Monday, July 28, 2008

Is this any way to run a regulatory agency?

The Associated Press recently featured a story on my subject for today which began as follows: "When a state trooper pulls over a speeding motorist, the officer usually writes out a ticket on the spot."

However, when federal regulators catch a pharmaceutical company marketing prescription medications for an "unapproved" use, it typically takes the U.S. FatalFood and Drug Administration (FDA) an average of 7 months to even issue a warning, and then it typically takes another 4 months for the company to fix the problem.

Last year, the FDA took an average of 6 months to issue regulatory letters citing Direct-to-Consumer (DTC) marketing violations, according to Marcia Crosse, who heads the GAO's healthcare division, testifying before a House subcommittee recently. In one case, the agency took more than 3 years to issue a regulatory letter, FDAnews reported. Before 2002, when the FDA decided that all draft warning or untitled letters had to undergo legal review (a policy for which there was no apparent need) it took less than a month to send such letters, Crosse told the committee.

In other words, problems of this type aren't usually resolved for almost a year after being discovered!

No wonder the drug industry has no fear of regulators -- even when the rules ARE enforced, the companies can collect millions in drug sales before they even have to fix the issue! It's often more profitable to do nothing and then delay paying any fines. Just imagine if an automobile speeding ticket was only a warning and it was sent to you 7 months after the violation. Now consider IF you even had a fine to pay, but you could then take another 4 months before you had to pay it. Logic suggests no one would even fear being pulled over in such circumstances, which is just the situation we have with the drug industry today.

The report was done by the the U.S. Government Accountability Office (GAO), and examines DTC marketing, but also addresses "off-label" prescribing. Off-label prescribing is sometimes seen as a gray area of medical practice and federal oversight, specifically the use of medications to treat conditions other than the ones the drugs were approved for. There have been widespread abuses reported, particularly in the area of marketing antidepressants.

Doctors, of course, can make off-label prescribing decisions on their own, but drug manufacturers are (at least presently) explicitly prohibited from marketing drugs for uses other than those specifically approved by the FDA. However, as I reported back in February, the FDA was considering broadening the marketing of drugs beyond what the drug has already been approved for. Critics cried foul, claiming the move would benefit no one other than drug makers. The final guidance on that proposal has not yet been released.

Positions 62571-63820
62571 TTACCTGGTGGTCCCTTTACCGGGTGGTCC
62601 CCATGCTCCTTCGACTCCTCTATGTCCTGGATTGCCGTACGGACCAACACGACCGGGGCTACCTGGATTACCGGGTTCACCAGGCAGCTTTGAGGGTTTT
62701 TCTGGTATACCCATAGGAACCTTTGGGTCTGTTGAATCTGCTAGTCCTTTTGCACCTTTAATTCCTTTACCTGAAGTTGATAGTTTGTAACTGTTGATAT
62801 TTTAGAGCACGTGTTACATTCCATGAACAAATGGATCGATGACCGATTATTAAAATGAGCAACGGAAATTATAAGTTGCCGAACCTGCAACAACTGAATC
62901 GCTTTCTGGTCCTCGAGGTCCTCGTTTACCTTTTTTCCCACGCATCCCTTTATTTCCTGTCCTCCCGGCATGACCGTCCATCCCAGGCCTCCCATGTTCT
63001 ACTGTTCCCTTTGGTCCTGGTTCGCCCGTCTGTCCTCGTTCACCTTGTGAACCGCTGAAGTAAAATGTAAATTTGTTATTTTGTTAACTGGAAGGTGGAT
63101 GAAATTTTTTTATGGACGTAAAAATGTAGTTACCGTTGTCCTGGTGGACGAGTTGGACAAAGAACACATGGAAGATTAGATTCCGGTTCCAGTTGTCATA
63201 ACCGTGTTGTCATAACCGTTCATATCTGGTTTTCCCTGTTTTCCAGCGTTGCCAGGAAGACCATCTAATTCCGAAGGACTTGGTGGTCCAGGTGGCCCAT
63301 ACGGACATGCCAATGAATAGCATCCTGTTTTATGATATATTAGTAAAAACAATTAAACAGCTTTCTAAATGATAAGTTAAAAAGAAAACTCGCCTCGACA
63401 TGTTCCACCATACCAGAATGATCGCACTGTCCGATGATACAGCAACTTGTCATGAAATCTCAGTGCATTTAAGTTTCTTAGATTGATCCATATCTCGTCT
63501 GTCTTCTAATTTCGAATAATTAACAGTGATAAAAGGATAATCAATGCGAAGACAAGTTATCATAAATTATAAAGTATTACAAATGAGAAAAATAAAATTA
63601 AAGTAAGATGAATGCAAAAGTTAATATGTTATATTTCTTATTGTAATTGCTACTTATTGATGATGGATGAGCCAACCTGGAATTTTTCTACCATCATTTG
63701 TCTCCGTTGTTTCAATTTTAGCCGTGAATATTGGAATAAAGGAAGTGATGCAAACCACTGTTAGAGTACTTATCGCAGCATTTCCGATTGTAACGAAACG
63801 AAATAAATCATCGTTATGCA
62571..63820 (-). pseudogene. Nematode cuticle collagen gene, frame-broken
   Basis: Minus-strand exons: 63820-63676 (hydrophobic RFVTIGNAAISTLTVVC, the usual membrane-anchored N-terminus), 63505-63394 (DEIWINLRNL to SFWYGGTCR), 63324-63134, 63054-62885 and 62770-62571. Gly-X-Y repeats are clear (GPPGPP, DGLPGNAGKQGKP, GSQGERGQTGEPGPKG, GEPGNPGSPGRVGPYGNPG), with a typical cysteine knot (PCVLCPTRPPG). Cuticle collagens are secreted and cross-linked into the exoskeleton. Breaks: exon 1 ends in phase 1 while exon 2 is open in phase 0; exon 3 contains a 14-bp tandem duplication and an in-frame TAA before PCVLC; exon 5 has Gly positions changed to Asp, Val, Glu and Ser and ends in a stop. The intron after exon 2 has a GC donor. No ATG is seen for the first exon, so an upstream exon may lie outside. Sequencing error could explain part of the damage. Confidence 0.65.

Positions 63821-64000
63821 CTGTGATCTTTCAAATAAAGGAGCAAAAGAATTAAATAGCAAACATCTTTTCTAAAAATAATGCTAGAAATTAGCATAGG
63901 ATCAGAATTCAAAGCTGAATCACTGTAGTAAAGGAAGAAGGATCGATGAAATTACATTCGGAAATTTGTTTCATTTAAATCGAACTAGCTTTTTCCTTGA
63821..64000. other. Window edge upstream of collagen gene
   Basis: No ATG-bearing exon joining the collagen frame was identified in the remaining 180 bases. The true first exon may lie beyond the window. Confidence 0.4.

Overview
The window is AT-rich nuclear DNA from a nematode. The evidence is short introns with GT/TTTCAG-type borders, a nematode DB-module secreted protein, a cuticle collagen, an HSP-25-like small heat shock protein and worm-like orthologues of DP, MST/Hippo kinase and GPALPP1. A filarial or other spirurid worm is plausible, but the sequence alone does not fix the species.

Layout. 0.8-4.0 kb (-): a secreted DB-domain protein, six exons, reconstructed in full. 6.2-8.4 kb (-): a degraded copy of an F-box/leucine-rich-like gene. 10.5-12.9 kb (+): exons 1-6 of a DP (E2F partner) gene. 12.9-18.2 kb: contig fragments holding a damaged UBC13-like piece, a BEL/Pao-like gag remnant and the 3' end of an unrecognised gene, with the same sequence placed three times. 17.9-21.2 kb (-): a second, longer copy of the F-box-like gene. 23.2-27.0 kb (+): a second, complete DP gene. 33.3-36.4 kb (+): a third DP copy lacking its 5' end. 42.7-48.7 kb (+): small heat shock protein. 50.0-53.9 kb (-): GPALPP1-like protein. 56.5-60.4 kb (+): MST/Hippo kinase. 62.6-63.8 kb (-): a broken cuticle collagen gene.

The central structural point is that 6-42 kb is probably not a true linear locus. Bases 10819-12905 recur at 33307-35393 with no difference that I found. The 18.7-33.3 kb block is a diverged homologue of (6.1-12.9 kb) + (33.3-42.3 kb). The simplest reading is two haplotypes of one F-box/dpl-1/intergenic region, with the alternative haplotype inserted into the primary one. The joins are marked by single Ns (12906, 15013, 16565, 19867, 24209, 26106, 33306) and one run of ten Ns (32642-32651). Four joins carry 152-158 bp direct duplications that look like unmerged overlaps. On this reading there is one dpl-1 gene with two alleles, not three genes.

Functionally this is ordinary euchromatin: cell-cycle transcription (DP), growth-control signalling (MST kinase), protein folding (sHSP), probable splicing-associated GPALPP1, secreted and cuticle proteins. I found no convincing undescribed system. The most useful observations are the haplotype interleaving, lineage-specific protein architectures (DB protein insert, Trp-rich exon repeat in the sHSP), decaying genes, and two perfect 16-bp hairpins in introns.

The GAO report also noted "In addition, FDA's issuance of regulatory letters had not always prevented drug companies from later disseminating similar violative materials for the same drugs."

Even more troubling was the fact that a mere 2 (that's right, TWO) regulatory letters were issued in 2007 compared with as many as 25 letters each year between 1997 and 2001, before the legal review policy. Meanwhile, the FDA "has received a steadily increasing number of advertising materials directed to consumers," according to the GAO report, which tallied about 6,000 in 1999 and 21,000 last year, again according to FDAnews.

Sen. Charles E. Grassley, an Iowa Senator who fears that federal programs such as Medicare and Medicaid are being forced to pay billions for medications used for questionable purposes while bulking up the bottom line for pharmaceutical companies. Indeed, a 2006 study suggested that more than 20% of prescriptions written in the U.S. are for off-label use.

Grassley requested the review by the investigative arm of Congress (the GAO) and discovered that the FDA is ill-equipped to catch even blatant marketing abuses by drug companies. Apparently, the FDA does not have any staff exclusively assigned to monitor whether companies are following the rule against marketing drugs for unapproved uses. That office has 44 full-time employees assigned to review ALL drug advertising, including television and magazine ads. Last year, that particular office had to dissect the fine print on about 68,000 advertisements. One can only wonder whether the big hiring spree now going on at the FDA will increase the staff in this department, or whether the money will go to more "retention bonuses" for ineffective bureaucrats (see my diatribe on that subject here)?

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